Caramel Ice Cream with Apple-Cinnamon Topping–No Ice Cream Maker Required!

Years ago, I saw a cartoon in a women’s magazine.  In the frame were two girls aged about 5 or 6, facing each other.

Girl One (self-satisfied smile on her face): My mommy lets me eat candy every day.

Girl Two:  (scowling): That’s not candy, stupid.  That’s broccoli.

Girl One (crushed):  You mean. . . broccoli isn’t candy?

I remember thinking, Ah, if only parents could convince their kids to eat broccoli that easily!

Even though I don’t have kids of my own (“What do you mean, Mum?  Aren’t we your kids?”), I’ve come to realize from being with my cousins’ and friends’ children that kids can have some pretty idiosyncratic eating habits indeed.

Way back in high school biology class, we learned that children’s taste buds are much more attuned to sweet tastes than are adult’s taste buds. So flavors that appeal to a child (I’m thinking Froot Loops, Jawbreakers, chocolate-covered marshmallows) can be cringe-inducing and lip-puckeringly sweet to a grown-up.  In addition, we tend to develop tastes for things as adults that we wouldn’t get close to as kids (artichokes, anyone? Or how about avocados? And I’m still amazed that I could have ever hated coconut!).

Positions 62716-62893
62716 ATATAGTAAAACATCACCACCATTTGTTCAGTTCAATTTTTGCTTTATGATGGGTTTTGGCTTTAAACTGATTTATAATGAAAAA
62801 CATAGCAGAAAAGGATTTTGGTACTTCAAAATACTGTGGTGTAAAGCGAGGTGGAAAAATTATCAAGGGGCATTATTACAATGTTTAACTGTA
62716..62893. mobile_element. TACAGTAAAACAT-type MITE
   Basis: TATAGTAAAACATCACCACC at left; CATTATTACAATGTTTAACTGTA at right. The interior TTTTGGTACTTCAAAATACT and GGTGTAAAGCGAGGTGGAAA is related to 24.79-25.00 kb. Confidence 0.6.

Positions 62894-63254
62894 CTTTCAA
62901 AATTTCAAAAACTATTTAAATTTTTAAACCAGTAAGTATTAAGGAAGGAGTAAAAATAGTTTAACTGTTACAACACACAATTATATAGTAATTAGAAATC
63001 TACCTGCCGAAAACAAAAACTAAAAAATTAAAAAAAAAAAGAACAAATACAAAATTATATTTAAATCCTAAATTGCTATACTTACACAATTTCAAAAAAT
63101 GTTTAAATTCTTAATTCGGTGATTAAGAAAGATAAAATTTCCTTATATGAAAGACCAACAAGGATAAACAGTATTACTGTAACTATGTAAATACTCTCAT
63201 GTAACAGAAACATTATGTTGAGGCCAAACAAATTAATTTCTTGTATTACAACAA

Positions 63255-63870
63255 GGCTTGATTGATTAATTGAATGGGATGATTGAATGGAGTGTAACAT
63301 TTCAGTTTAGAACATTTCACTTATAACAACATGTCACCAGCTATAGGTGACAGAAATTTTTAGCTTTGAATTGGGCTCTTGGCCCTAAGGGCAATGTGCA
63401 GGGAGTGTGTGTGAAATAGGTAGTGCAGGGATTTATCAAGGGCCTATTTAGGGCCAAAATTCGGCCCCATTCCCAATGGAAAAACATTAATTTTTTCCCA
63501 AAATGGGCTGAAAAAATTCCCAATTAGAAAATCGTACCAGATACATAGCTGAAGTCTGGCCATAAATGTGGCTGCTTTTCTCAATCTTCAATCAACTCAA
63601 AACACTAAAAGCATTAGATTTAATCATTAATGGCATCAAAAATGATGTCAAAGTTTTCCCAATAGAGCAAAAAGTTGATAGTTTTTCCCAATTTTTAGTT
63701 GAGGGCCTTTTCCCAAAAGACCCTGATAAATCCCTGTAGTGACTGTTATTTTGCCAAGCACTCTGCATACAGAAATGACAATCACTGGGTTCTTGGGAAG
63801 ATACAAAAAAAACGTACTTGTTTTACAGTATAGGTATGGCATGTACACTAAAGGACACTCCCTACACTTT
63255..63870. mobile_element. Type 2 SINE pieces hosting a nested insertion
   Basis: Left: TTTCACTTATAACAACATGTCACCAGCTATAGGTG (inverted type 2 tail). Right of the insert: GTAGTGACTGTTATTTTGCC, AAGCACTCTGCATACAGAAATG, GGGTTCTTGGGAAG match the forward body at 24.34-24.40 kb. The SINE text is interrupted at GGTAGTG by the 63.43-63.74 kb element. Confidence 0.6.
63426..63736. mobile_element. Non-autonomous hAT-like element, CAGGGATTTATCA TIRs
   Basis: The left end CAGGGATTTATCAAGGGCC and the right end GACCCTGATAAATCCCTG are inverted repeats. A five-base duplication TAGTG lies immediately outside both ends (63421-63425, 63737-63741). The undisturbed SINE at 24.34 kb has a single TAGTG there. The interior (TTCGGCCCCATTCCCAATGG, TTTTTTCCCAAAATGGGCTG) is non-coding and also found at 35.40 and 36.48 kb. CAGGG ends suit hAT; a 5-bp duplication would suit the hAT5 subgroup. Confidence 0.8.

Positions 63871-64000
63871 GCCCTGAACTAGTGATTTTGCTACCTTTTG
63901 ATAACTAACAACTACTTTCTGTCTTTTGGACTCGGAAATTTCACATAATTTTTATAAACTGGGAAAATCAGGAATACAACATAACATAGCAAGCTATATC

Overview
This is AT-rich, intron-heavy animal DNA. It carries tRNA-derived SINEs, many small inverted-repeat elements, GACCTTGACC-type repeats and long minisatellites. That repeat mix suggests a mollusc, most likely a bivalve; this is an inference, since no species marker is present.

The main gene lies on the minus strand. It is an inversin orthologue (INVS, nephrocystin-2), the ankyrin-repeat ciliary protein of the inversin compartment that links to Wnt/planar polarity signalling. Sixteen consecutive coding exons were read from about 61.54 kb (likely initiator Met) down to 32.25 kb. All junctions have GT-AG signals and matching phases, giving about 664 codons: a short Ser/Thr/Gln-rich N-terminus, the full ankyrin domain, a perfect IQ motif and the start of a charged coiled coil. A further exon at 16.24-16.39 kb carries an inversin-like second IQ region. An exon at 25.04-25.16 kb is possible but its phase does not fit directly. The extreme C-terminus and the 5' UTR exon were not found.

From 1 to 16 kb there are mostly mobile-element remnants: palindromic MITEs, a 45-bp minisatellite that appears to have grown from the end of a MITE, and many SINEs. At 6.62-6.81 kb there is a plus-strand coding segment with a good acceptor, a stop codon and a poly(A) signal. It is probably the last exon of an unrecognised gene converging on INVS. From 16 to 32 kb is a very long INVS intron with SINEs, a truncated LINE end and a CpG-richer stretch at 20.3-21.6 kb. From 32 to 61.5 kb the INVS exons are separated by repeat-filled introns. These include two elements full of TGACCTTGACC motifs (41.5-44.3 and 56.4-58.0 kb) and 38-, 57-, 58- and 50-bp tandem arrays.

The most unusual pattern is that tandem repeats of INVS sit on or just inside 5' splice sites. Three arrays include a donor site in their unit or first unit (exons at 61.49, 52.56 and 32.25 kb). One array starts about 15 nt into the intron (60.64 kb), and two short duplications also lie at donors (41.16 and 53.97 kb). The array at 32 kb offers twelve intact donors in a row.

I’ll never forget visiting with my friend T’s family when I was around six.  Every weekend in the summer, T’s parents would lug me along with their brood to their country house up in the Laurentians. It was basically a big box made out of wood with a stove on one end and a sofa on the other; T and I slept up in the attic, which we loved, as if afforded us our own private bunkhouse where we’d occasionally retreat during the day as well, to escape T’s bratty younger brother, M.